There is nothing more satisfying than the frothy mouth-watering theatre of a beautifully dispensed beer cascading from the tap with all its promise of tasty goodness.  Whether a nitro stout, crisp pilsner or a weisse, getting the foam right, with a head that gently follows the beer to the bottom of the glass, is a vital part of the perception and experience of a beer.  With competition between brewers fiercer than ever for space on the bar, elements of quality such as foam stability are being put under the microscope by buyers and consumers alike.

There are many aspects relating to beer foam which have long been the subject of study and debate.  Here’s the basics you need to know……….

What is foam and how does it form?

Put simply, a foam is a two-phase system in which a gas phase is dispersed in a small amount of liquid in a continuous phase.



Bubble formation begins when gas in beer becomes insoluble and hydrophobic in beer.  For any foam to form, a surface-active foaming agent is crucial – in beer this is protein.  Proteins of importance in this case are certain proteins of both High Molecular Weight (HMW) and Low Molecular Weight (LMW), including Lipid Transport Proteins (LTP1, a protein from barley which survives mashing but becomes foam active when de-natured in the boil), hordeins, glutelins, albumins (protein Z).

Some proteins in the beer have a hydrophobic end which is attracted to the gas and a hydrophilic end which is attracted to the liquid surrounding the gas.  These proteins align with each other to form the bubble.


For a stable foam, bubble size has a huge influence on the stability of foam forming a tighter matrix trapping more liquid.  Bubble size can be calculated with the following formula.


Bubble Radius =    3x Radius of Nucleation Site x Surface tension   1/3

2x Relative Density of Beer x Acceleration due to gravity


From this you can see that with relatively small variability in the other parameters such as surface tension, by far the biggest influence on bubble size is the size of the nucleation point which give the importance of getting the dispense and glassware correct.



Nitrogen is also greatly important as this will naturally form smaller bubbles, trapping more liquid between bubbles in the foam head making it creamier and more stable.  Typical levels of nitrogen in beer of this kind are 15-20ppm.


Creaming occurs as foam starts to form at the top of the glass.  This is not a single phase process as foam will continue to be replenished by further rising of bubbles as well as foam collapsing.  The foam structure is held together by the surface active proteins with the hydrophillic ends starting to stick together, trapping liquid in between them.




In any system, gas bubbles have a great propensity to join-together to form larger bubbles due to pressure differentials.  This diffusion from small to large bubbles, changes the distribution of the bubbles altering the surface tension leading to liquid drainage.


Liquid starts to drain from foam via gravity.  This liquid moves along the lamellae to the curves junctions (Plateau borders) where the pressure is lower.

This movement begins the process of the disappearance of the head on the top of the beer.



Importance of Lipids

As there are such a large number of variables in both the chemistry and physics it can be tricky to get the beer head just right.  One issue that is not in doubt is the number one enemy of the beer foam are lipids.

If you imagine an oily substance when added to water, it will first form a monolayer on the surface.  This is due to its highly amphipathetic (both hydrophobic and hydrophilic) sections with one part of the lipid attracted to the water and the other to air above.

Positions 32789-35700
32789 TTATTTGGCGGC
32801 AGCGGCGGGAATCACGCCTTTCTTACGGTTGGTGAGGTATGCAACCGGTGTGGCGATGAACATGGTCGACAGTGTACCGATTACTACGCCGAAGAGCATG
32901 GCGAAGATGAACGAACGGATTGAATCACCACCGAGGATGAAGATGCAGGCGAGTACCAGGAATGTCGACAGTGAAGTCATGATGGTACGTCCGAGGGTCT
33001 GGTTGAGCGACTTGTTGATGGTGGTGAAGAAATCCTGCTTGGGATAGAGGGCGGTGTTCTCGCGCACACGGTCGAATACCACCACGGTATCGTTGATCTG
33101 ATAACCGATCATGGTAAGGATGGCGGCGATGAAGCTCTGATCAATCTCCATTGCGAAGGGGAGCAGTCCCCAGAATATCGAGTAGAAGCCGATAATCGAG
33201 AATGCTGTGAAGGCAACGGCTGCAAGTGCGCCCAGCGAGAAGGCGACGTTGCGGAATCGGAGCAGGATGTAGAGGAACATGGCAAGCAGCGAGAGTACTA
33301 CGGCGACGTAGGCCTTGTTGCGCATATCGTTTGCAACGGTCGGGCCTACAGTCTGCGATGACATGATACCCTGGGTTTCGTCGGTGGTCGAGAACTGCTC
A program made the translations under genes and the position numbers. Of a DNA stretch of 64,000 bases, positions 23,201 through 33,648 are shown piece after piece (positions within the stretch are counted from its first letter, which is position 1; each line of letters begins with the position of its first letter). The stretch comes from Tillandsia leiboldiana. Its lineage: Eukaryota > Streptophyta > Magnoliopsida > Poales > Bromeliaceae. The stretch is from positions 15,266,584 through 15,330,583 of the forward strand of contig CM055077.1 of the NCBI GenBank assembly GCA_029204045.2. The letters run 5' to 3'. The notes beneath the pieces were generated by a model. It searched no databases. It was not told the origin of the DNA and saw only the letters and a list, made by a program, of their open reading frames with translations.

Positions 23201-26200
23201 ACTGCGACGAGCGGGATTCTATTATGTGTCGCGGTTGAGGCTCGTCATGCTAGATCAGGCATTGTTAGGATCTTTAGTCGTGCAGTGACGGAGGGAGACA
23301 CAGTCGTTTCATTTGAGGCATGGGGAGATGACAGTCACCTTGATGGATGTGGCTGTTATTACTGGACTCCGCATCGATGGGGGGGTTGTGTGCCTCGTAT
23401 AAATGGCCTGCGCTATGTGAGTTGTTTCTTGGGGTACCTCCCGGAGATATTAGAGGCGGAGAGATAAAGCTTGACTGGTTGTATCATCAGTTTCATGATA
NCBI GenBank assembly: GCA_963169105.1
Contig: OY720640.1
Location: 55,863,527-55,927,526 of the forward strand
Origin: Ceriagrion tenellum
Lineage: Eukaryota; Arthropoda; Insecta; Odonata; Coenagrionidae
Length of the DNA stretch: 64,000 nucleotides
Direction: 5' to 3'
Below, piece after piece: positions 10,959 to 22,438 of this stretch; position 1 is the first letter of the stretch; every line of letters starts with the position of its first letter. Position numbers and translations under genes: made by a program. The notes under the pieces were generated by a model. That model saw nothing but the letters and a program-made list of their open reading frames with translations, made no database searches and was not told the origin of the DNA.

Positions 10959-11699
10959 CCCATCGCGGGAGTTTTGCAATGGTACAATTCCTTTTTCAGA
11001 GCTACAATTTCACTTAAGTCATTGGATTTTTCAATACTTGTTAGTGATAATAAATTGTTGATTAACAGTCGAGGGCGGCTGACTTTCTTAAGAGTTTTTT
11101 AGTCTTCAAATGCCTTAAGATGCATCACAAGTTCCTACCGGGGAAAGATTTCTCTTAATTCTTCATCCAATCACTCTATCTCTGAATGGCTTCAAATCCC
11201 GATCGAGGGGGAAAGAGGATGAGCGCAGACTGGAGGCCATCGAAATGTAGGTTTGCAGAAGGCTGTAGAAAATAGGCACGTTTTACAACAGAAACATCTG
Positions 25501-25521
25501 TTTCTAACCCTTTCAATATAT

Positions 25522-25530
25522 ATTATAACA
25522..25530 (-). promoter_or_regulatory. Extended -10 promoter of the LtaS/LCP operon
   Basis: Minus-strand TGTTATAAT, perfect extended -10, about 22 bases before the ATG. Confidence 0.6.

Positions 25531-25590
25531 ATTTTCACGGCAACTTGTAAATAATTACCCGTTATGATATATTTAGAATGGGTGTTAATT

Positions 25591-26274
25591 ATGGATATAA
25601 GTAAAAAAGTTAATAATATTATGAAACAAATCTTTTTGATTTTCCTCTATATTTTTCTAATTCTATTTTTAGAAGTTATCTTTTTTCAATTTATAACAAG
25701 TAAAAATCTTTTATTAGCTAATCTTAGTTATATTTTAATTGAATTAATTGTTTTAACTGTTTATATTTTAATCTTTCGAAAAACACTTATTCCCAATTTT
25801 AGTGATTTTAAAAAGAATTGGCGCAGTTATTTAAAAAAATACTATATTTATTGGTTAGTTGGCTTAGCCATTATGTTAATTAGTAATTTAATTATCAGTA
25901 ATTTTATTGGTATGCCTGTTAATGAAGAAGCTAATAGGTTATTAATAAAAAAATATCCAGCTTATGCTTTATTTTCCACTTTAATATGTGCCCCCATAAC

Any small amounts of lipids picked up during the brewing process are likely to be dispersed throughout the beer.  The real threat comes from lipids just added to the beer upon or just after dispense.  Obvious potential contamination points include dirty glassware (grease and lipstick), inadequately rinsed glassware detergent and oil in dispense gas.

When lipids enter the beer surface and before they start to interact with other molecules on the surface, they will act independently to cause disruption to the surface film causing the surface film to collapse.

If there are sufficient levels of a certain type of proteins called Lipid Binding Proteins (LBP), lipids in the system such as fatty acids and phospholipids will become bound in complexes minimising their foam destabilisation effects.  Once these complexes are formed, these lipid-proteins will be carried to the head of the beer via the normal mechanism which will give a stable foam (although not as stable as if there were no lipids present at all).


Helping Foam

  • The Grist

It has long been accepted as fact that the use of wheat (such as torrified and malted wheat) in the grist will help improve beer foam (typically up to 10% of grist).  This is because wheat is naturally higher in protein and also increases the levels of LBP’s.

A recently published Chinese study (Xiunan Hu, Yuhong Jin, Jinhua Du, Journal of The Institute of Brewing, Dec 2018) examined the foaming character of cloudy wheat beers evaluating the “quality” of foam head for beers of different ratios of wheat and barley malt.  They concluded that the foam wasn’t only influenced by the quantity of protein present but also by protein character and origin.  They hypothesised that the proteins found in barley malt provide the skeletal structure of the foam matrix with wheat malt protecting and stabilising the foam head.  By use of both barley and wheat in the grist, they ensured a good variety of high molecular weight protein and low molecular weight proteins to achieve a good stable foam.

  • Brewing Liquor composition

As always brewing liquor is of great importance to the quality of your product.  Having a handle on its composition and its treatment can really make a huge contribution to beer foam quality.  Metal ions such as iron will have a very positive effect on the foam, lacing and head retention all enhanced through their ability to bind proteins and iso-alpha acids.  However, despite this very positive benefit, these ions can cause no end of further quality issues as well as being potentially toxic.  For this reason, metal ions of greatest importance to the brewer are Calcium and Magnesium.  These bivalent ions will form the needed ionic bonds in hydrophobic areas encouraging cross linkage between iso alpha acids and proteins.  These also have fewer negative impacts on flavour when present in the correct amounts.